AU launches “Africa Amnesty Month” for surrender, collection of illicit weapons

The #AUPSC at its 716th Mtg, officially launched the Africa Amnesty Month for the Surrender & Collection of Illicit #Weapons at the #AUHQ: Photo courtesy African Union Peace

The African Union (AU) has launched an initiative dubbed “Africa Amnesty Month” for the surrender and collection of illicit weapons, as part of efforts toward silencing guns in Africa by the year 2020, Xinhua reports.

The AU heads of states in July designated the month of September of each year, till 2020, as “Africa Amnesty Month” for the surrender and collection of illicit small arms and light weapons (SALW).

Speaking at the launching session, AU Director of Peace and Security Admore Kambudzi said the initiative would have a significant contribution to the AU efforts to control the illicit proliferation, circulation, trafficking and use of small arms and light weapons across the continent.

According to Kambudzi, “The weaknesses in the implementation and enforcement of laws regulating civilian possession of small arms and light weapons remain a significant gap across all regions of Africa.”

Chairing the AU Peace and Security Council for the month of September, Punkie Josephine Molefe, Botswana’s ambassador to Ethiopia and the AU, said the proliferation of illegal weapons remains one of the major security problems facing the continent.

“This is caused by a number of political, social, economic and cultural factors,” she said. “The honor is therefore upon us to ensure that while eliminating the scourge of illegal weapons in the continent, we address these challenges for a conducive environment, and then the people will have no reason to seek illegal weapons.”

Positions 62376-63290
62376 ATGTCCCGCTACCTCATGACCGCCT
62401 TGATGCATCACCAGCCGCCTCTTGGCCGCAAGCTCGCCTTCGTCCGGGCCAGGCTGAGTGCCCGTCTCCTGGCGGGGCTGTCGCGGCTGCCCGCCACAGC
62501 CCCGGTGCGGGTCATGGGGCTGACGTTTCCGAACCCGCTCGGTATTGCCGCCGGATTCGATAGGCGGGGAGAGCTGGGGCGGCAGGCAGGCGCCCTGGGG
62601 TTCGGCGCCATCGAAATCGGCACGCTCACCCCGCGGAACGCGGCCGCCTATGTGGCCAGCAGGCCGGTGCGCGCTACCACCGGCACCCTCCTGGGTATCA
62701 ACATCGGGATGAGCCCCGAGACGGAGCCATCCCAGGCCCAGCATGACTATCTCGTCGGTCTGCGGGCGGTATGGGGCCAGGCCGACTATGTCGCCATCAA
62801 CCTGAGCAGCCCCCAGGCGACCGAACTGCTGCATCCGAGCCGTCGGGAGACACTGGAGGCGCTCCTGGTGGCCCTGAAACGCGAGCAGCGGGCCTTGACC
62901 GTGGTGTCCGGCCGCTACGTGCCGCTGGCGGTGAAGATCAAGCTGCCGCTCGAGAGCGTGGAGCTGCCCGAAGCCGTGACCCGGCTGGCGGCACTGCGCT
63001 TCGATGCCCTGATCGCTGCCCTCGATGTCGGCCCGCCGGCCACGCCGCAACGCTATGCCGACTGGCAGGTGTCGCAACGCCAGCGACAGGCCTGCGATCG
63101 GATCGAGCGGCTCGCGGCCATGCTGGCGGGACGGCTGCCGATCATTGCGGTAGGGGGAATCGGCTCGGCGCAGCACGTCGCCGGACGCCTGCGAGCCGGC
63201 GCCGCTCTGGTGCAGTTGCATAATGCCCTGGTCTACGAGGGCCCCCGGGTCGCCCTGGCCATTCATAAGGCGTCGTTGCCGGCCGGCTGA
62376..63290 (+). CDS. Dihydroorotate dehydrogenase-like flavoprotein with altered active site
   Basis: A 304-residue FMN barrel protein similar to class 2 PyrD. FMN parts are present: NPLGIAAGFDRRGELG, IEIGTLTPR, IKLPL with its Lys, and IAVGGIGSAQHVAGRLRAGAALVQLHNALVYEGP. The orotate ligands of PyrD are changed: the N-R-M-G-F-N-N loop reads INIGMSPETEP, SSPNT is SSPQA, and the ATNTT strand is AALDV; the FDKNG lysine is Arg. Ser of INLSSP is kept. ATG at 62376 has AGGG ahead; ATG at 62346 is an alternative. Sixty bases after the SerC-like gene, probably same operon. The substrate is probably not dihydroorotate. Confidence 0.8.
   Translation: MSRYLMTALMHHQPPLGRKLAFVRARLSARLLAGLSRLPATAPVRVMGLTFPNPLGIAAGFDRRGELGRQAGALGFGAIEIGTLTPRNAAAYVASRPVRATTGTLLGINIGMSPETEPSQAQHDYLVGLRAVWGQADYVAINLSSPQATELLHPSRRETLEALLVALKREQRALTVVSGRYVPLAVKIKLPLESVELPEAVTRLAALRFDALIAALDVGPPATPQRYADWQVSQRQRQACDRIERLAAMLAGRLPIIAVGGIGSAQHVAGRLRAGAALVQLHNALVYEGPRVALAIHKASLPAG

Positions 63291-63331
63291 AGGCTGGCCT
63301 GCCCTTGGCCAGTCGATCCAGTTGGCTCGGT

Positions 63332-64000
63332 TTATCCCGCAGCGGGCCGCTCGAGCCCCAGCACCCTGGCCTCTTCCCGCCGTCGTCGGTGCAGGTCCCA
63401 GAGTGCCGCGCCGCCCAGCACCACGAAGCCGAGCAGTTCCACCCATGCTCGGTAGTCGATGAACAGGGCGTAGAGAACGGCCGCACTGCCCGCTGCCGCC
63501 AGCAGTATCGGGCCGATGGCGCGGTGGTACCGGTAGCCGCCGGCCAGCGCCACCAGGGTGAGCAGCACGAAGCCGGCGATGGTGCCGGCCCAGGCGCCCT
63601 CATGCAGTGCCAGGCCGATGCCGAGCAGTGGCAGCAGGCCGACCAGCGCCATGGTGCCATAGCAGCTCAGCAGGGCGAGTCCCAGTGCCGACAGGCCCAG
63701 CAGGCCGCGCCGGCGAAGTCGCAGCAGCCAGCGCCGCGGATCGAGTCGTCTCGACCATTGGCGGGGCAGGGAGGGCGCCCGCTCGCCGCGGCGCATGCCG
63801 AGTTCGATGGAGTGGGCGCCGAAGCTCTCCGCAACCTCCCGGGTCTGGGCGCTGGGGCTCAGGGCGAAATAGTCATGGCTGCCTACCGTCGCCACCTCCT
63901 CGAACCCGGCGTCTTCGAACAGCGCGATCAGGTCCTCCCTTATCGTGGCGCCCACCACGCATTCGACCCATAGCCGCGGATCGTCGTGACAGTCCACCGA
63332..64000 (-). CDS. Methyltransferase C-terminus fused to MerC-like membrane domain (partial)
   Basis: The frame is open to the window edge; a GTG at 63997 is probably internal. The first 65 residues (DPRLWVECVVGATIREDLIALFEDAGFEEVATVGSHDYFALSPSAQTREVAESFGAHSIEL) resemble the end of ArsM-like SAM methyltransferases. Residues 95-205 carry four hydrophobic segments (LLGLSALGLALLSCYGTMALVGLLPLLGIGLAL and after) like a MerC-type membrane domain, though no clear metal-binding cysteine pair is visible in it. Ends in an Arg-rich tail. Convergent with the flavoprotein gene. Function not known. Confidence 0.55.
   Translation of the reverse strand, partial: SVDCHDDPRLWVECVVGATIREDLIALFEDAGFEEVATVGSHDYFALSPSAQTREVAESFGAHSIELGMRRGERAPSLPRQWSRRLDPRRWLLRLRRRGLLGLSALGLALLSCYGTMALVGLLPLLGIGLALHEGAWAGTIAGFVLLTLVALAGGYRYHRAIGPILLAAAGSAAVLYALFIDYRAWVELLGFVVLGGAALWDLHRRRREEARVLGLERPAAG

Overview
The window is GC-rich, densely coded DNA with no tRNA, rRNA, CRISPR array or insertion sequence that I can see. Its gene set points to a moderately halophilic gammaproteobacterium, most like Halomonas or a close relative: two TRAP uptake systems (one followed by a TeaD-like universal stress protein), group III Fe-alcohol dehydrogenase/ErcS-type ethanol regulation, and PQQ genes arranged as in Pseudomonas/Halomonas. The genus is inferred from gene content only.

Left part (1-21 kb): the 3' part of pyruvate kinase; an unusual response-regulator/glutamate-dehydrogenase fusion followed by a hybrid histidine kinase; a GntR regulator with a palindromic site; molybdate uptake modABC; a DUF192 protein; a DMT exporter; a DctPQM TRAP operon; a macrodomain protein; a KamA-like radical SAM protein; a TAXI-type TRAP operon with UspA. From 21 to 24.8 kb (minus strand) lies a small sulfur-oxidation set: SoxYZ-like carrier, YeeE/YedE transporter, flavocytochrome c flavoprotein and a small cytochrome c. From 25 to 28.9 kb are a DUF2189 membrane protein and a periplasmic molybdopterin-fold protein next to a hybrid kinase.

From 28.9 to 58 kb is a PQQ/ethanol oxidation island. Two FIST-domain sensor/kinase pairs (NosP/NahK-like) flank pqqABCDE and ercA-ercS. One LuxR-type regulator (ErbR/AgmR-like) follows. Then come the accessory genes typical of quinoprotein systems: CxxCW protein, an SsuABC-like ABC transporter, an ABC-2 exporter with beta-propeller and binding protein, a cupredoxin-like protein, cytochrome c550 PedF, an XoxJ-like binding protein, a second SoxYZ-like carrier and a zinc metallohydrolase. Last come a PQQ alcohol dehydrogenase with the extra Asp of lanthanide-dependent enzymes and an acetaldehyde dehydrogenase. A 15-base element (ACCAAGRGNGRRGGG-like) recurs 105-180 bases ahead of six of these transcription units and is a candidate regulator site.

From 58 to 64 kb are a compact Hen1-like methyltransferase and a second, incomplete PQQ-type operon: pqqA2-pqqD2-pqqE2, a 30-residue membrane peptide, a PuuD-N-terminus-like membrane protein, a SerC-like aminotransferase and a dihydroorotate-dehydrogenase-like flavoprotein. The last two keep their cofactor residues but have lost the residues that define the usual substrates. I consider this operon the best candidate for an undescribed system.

The ambassador has stated that illicit weapons are sourced, first, outside the continent, through illegal trade facilitated by networks of corruption, illicit financing, clandestine transit and delivery to end users in Africa.

She further said that there are internal secondary sources located in conflict zones and post-conflict zones within Africa, from which illicit weapons spill over to other areas, thereby contributing to insecurity and violence.

“The international community’s inability to control arms transfer and trafficking contributes to the persistence of these activities and in turn the devastating conflicts that we continue to experience in our continent,” Molefe said.

“Armed conflicts continue to contribute to political crises, cause widespread humanitarian problems, refugees and internally displaced persons, and exacerbate famine conditions in some parts of our continent,” she added.

Molefe urged all AU member states to deploy concerted efforts to give the widest possible publicity to the initiative and fully facilitate the surrender and collection of illicit weapons in civilian hands into safe national storage or destruction.

The Pan-African bloc said the approach to implementing the “Africa Amnesty Month” should aim to create the conditions conducive for voluntary disarmament to encourage those individuals in possession of illicit weapons to bring them out and surrender them in confidence to the mandated state agencies.